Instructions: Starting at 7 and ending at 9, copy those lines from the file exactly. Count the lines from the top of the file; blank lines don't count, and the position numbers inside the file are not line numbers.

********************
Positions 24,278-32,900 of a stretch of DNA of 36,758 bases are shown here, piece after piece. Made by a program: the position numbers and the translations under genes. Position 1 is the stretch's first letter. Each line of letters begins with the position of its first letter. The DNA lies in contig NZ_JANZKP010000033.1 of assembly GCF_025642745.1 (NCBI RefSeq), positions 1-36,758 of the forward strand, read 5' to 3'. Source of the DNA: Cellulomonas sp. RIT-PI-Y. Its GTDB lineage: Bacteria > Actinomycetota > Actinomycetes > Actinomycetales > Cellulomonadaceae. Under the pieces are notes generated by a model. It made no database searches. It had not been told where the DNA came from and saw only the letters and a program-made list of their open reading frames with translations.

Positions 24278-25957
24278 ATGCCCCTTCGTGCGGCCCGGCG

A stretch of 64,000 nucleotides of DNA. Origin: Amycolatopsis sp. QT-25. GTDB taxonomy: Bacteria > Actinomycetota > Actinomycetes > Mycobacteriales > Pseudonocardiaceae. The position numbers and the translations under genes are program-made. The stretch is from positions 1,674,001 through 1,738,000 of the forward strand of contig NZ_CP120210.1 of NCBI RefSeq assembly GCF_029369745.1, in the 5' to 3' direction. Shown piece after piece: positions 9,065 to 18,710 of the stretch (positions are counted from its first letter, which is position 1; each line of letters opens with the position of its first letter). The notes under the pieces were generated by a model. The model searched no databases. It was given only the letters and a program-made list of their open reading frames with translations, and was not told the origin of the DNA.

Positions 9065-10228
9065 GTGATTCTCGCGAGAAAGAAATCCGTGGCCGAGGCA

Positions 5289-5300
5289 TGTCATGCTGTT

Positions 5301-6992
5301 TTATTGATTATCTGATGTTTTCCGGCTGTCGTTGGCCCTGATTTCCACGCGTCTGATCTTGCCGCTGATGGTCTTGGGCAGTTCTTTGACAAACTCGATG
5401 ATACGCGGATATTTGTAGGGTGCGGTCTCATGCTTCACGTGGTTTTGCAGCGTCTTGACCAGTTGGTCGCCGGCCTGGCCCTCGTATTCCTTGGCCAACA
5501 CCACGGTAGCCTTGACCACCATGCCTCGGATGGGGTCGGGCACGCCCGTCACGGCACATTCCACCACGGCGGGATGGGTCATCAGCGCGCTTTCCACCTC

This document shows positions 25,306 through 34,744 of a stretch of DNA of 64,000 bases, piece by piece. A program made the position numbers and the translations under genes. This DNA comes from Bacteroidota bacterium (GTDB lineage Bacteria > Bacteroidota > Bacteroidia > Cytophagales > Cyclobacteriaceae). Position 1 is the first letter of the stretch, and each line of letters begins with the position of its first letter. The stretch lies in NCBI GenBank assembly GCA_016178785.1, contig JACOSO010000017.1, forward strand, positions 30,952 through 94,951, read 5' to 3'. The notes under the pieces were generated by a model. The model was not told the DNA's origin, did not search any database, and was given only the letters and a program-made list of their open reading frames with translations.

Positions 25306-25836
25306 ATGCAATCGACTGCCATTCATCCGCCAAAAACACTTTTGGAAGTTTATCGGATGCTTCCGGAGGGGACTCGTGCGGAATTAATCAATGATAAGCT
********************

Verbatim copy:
Positions 5289-5300
5289 TGTCATGCTGTT

Positions 5301-6992